An Optimal Situation ...
by Doug Smith
"I knew what had happened as soon as I hit the wall" says Allan Tibbels, speaking of his spinal cord injury 16 years ago. The sports loving Youth for Christ worker sped past a basketball goal, collided with the wall, and incurred the injury that made him quadriplegic and makes it necessary for him to use a wheelchair. He was 26 years old.
Allan calls his circumstances after the accident, "an optimal situation." He received prompt treatment from capable shock trauma professionals; then intensive rehabilitation; and finally a welcome back from a willing employer. Workers' compensation benefits cushioned the financial consequences significantly.
He returned to his job less than five months after the injury. Allan says of his incapacity, "I always saw it as temporary."
The response of Allan's wife Susan to his injury and the responses of his family and friends were vital to Allan's quick recovery. From the beginning Susan would speak of the accident as the time "we broke your neck." The couple focused on one step at a time; first on getting Allan out of rehab. Then they faced the next step, and the next, and so on. Susan assured Allan that they would recover from the injury together.
Allan credits Susan and his two daughters for being "totally supportive." He also credits the friends who visited him regularly and treated him the same as they had before the accident. Allan recommends this kind of approach to people who want to support friends with disabilities. "Stay in their lives. They're going to be angry, bitter and not want to have you around. But stay there."
Allan's personal response to the injury was to trust God. That was made easier by a seemingly routine occurrence that preceded the accident. Shortly before the accident Allan wrote down a Bible verse and left it on his desk. The verse was Job 13:15, which says "Though he slay me, yet will I trust in Him." After the accident, Allan immediately thought of the verse. Knowing that his accident did not surprise God somehow encouraged him, and still does.
Allan will not take credit for his successful recovery, saying: "I don't consider myself any kind of poster boy."
Recovering quickly from his injury wasn't the last remarkable thing Allan did. In 1987 he persuaded Susan that they should move their young family into a deteriorating Baltimore neighborhood called "Sandtown." Joining others, the Tibbels started New Song Community Church -- an interracial church. The New Song congregation founded a job center, clinic, and school. The city recently contracted with the school to instruct neighborhood children. Sandtown's Habitat for Humanity organization -- of which Allan is co-director -- also grew from New Song church.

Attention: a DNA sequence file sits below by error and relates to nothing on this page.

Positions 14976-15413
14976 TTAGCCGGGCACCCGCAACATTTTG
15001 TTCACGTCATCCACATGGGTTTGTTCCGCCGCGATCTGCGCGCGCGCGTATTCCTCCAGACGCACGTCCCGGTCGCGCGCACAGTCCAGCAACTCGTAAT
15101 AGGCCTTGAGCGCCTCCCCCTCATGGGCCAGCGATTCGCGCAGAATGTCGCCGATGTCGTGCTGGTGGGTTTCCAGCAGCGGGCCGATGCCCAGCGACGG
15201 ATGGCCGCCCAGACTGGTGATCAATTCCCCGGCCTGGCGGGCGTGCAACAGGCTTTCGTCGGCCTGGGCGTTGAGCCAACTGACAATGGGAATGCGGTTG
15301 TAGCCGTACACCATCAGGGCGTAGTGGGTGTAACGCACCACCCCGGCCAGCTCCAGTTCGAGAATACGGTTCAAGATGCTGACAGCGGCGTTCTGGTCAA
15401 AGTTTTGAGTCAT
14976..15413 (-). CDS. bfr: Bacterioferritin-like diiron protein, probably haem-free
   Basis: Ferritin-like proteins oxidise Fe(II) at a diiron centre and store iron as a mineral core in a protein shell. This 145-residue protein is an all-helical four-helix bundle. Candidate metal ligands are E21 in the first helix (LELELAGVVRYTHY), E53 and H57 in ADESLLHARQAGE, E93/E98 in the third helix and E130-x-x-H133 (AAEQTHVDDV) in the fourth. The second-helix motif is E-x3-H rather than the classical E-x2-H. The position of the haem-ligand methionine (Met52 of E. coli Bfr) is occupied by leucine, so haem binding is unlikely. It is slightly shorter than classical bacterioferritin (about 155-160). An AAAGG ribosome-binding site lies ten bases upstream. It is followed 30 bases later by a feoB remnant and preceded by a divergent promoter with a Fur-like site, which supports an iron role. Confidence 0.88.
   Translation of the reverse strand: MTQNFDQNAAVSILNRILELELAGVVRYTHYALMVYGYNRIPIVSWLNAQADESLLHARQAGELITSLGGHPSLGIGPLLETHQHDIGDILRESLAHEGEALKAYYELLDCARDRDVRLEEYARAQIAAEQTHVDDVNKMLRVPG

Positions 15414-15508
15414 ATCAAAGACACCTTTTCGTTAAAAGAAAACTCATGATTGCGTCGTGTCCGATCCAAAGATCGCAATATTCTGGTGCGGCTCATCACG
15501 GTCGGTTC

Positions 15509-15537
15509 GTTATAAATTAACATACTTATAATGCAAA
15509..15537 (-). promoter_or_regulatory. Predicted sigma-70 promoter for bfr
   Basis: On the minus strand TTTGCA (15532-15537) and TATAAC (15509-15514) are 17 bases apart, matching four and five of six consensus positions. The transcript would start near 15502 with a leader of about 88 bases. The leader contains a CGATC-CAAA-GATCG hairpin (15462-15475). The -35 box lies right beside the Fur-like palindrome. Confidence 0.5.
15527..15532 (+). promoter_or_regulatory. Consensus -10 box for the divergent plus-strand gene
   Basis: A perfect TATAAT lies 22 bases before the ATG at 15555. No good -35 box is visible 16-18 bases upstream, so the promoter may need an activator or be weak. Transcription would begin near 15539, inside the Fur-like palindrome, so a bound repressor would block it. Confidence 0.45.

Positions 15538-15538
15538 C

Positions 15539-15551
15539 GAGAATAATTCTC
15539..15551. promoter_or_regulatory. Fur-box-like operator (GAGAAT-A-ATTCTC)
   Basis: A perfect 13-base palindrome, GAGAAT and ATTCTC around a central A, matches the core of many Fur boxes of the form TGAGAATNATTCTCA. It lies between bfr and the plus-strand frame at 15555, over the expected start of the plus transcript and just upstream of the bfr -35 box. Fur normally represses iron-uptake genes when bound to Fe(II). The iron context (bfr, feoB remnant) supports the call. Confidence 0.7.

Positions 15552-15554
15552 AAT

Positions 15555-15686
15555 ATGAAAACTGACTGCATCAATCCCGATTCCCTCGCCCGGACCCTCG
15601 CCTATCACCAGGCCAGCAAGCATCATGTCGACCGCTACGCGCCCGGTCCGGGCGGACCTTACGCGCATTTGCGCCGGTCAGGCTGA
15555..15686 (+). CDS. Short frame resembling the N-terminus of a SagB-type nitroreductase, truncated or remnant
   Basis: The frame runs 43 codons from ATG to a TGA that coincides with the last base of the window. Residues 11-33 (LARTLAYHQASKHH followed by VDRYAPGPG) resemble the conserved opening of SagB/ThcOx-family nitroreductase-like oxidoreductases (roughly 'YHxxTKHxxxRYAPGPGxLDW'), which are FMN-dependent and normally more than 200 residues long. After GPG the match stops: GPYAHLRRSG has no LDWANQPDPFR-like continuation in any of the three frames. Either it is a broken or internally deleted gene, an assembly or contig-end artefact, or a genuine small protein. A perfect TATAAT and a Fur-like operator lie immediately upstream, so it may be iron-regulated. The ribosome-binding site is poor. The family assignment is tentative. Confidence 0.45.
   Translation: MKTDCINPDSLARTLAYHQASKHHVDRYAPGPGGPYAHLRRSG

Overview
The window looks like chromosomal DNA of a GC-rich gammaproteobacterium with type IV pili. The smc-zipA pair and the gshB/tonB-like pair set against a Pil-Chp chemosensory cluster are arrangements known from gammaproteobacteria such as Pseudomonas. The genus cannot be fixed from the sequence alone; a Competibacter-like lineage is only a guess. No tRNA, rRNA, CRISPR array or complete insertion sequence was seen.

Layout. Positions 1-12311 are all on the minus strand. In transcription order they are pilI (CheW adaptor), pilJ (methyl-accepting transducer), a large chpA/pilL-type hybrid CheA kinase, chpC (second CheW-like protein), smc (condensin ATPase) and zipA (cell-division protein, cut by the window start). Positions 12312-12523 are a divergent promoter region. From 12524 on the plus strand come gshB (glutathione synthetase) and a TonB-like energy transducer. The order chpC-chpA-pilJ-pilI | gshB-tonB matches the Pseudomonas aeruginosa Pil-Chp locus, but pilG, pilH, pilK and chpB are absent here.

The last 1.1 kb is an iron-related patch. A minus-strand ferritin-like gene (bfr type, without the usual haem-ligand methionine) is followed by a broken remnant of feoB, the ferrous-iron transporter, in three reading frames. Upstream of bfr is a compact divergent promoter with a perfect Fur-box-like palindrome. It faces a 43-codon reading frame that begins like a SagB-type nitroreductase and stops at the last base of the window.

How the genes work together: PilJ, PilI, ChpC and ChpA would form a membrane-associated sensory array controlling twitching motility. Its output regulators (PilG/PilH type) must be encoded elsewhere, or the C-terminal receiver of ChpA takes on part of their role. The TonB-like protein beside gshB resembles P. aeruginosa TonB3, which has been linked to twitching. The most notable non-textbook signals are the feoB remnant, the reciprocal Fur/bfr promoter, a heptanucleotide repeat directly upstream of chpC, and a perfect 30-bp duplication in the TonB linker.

How did this young man make the successful transition from being an active youth leader, always on his feet, to being an equally effective community leader and encourager who navigates around Sandtown in a wheelchair? Allan says he wouldn't have made it without Christ; he wouldn't have had any reason to try coming back. "I would be either a Christian or a nihilist."
Allan explains his Christian beliefs this way: "God created you; you're His child; and you're still in His care and control. Act on that, and use all you have for serving Him." Also, he stresses, "you don't have to have what you don't have. But you do need to use what you do have."
Allan's preferred activities include reading and "hanging" with people. He loves reading biography. One author he likes is Joni Earickson Tada, a former Baltimore resident who became paralyzed after a diving accident. Joni has written more than 20 books, often illustrating them. She paints the pictures with a paintbrush she holds between her teeth. Joni also does a 5 minute radio spot on 700 stations, and writes for Moody Monthly and Accent on Living magazines among others. "Models are important," Allan maintains. "If I didn't read, I'd be much different."
Hanging with people is Allan's way of interesting them in his evangelistic work. He formerly used basketball as a vehicle for hanging and talking with young people. Now he finds his wheelchair often draws people into conversation.
Allan says the wheelchair is an advantage in Sandtown because it makes him more approachable. There is plenty of pain in the Sandtown community, Allan observes, and Sandtown people confide more readily in someone they know has had pain. Therefore he goes around the neighborhood in his wheelchair instead of his van whenever he can.
Expressing his attitude toward the limitations that remain, Allan concedes: "It's a huge, incredible loss. But overriding is the joy, the optimism, and the perseverance." Winding up the interview Allan paraphrases the anti-war priest Daniel Berrigan: "Keep at it! Dan Berrigan said the hardest thing is to keep at it."
© Doug Smith 1998-2010
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